after that we just stayed friends for the remaining years in school
    I met her some years after secondary school, all I thought lol
    “I was an BIG idiot for not dating her ”

    in summary we had a really nice time together but in the it didn’t worked out, too bad

  7. @flyzice:
    A lot of my friends moved around too when I was younger. Back then computers and cellphones weren’t as popular so we weren’t able to keep in touch with each other.

    It’s a nice thought. Sometimes I wonder what might’ve happened if I had a childhood friend too.

    I never had many female friends either, we just didn’t share any of the same interests.

    That sounds so sweet. It’s a shame that you two didn’t stay together, but at least you enjoyed the time that spent with each other. Another bonus is now you have more dating experience :)

  8. I love that comparison to a savings account. In visual novels, the childhood friend is usually the default route. It’s the core of your assets. And having one raises your credit so you’re able to do better investments. Such an apt analogy!

    Anime is kind of ridiculous sometimes. ^ ^
    Yi recently posted..Heart-Pounding Excitement at Mononoke Girls’ Academy Review – a Blush-Worthy Yuri

  9. @Yi:
    Yea, it is kinda ridiculous, but that’s what makes it so enjoyable.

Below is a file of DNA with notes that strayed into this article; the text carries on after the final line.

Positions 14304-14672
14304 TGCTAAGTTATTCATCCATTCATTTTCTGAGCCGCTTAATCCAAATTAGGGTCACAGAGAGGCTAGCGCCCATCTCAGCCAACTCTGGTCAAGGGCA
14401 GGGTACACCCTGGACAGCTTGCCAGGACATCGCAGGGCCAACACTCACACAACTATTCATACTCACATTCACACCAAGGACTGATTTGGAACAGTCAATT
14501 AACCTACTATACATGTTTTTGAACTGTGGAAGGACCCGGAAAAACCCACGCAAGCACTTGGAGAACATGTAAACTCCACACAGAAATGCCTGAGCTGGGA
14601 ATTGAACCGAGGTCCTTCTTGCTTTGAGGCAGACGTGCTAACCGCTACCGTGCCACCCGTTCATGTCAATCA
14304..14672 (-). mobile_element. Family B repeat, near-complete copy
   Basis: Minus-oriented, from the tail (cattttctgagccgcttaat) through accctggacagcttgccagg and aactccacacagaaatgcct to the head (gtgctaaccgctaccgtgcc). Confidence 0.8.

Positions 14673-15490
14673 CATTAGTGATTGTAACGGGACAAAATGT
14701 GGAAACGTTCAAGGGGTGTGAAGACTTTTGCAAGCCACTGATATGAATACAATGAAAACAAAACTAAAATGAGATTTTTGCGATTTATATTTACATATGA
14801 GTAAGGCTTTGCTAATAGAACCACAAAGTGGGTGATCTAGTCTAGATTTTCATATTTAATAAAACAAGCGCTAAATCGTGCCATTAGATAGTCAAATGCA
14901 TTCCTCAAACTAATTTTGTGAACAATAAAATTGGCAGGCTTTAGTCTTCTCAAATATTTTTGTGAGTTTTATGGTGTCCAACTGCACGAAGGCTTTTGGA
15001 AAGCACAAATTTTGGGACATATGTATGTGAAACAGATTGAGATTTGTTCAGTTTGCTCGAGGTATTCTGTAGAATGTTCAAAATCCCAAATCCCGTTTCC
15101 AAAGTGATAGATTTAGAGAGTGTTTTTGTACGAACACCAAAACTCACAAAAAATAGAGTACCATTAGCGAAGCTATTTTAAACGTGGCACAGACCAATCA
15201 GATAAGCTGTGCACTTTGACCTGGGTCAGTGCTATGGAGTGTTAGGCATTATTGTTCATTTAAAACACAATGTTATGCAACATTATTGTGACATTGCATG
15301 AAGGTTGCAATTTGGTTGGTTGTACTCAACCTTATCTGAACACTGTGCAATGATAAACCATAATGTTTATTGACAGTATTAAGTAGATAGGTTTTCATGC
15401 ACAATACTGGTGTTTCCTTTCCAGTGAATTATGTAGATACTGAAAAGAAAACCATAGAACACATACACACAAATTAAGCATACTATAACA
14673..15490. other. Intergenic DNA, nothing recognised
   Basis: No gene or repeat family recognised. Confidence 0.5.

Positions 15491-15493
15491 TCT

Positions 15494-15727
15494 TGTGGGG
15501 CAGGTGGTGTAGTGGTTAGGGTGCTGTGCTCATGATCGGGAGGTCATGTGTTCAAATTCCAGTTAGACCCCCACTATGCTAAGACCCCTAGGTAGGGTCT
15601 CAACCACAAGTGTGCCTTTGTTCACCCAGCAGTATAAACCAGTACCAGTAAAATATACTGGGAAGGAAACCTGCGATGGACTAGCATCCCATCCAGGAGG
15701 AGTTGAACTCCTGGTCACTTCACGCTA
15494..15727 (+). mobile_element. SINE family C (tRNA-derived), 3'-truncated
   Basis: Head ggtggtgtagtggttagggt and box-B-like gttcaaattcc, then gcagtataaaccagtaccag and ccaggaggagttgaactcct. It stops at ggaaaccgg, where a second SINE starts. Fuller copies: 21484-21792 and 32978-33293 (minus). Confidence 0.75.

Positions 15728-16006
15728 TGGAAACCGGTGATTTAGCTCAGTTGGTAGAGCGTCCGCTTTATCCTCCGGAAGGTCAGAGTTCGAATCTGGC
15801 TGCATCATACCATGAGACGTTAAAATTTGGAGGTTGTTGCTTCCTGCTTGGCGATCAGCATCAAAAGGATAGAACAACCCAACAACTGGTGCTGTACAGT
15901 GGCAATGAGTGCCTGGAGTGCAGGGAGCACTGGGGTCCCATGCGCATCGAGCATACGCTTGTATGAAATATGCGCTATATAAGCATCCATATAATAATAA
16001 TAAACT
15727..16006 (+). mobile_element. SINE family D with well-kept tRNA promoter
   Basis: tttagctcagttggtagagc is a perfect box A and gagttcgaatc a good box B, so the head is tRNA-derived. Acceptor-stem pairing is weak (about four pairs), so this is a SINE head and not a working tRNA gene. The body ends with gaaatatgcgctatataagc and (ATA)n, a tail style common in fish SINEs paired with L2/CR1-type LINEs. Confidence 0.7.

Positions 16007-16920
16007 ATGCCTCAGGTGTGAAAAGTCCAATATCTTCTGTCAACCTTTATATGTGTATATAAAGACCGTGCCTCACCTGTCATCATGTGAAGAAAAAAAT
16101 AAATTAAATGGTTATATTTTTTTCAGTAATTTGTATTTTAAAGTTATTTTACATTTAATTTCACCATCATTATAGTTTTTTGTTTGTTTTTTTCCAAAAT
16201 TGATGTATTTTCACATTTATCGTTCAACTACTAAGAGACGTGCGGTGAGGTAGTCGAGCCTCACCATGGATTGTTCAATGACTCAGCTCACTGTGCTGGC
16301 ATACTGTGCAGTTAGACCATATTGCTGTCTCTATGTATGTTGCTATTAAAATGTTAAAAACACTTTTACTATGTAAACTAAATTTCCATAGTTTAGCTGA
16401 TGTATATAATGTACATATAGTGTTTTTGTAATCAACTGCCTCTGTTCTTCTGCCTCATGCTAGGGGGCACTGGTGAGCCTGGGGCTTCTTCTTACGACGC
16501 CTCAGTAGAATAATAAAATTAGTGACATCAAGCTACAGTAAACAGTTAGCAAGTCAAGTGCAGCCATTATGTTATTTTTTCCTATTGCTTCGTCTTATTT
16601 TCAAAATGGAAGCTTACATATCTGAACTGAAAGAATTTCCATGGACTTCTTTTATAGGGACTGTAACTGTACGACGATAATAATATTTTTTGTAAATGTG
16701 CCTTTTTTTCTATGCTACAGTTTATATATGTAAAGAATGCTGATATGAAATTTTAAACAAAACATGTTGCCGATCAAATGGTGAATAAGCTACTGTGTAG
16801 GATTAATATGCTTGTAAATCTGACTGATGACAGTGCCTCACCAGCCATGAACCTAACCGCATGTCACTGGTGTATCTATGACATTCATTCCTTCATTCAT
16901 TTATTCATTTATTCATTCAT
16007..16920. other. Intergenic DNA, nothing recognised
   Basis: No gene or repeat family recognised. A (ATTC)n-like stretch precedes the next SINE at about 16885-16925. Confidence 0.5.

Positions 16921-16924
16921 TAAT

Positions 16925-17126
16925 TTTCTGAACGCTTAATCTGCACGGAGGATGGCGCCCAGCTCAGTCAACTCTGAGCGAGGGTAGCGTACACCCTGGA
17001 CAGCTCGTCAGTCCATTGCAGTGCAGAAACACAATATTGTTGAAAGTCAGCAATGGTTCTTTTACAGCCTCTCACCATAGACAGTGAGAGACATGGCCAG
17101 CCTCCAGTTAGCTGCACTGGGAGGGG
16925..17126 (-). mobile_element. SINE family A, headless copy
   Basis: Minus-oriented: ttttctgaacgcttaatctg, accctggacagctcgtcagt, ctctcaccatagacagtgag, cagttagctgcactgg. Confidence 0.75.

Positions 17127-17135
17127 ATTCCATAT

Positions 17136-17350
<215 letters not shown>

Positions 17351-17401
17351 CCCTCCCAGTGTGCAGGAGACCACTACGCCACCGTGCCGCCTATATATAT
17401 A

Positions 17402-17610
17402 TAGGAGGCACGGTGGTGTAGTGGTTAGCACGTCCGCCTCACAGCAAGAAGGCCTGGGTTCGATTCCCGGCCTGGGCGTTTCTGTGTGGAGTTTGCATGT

10. my interest was gaming, anime, and guns lol..
    alucard13mm recently posted..Lucky Star – Hiyori Tamura Gym Uniform ver by FREEing

  11. @alucard13mm:
    I was a bookworm, but I didn’t meet any shy quiet girls in the library :(

  12. @Nopy,

    I guess the truth is rather that you haven’t walked up to any shy quiet girls in the library. Be bold! :)

    Hmmm… for me, I just don’t know what to say about my childhood friends. I think we have already ended up in different countries.
    softz recently posted..Lineage II Elf Orchid Seed

  13. I don’t like the childhood theme. It’s like there is no build up, nothing exciting about those animes. You kinda know from the beginning who the
    guy or girl will end up with. I too wonder when watching anime – is it really like that in Japan? Just because you’ve lived next to a person for years does not mean they will automatically make a good mate; the love of your
    life may not be the person next door. I think I read somewhere that birth rates are down in Japan hmm….

  14. @Cloud:
    They don’t always end up with the childhod friend though. In the examples I used, the childhood friends all got the shaft.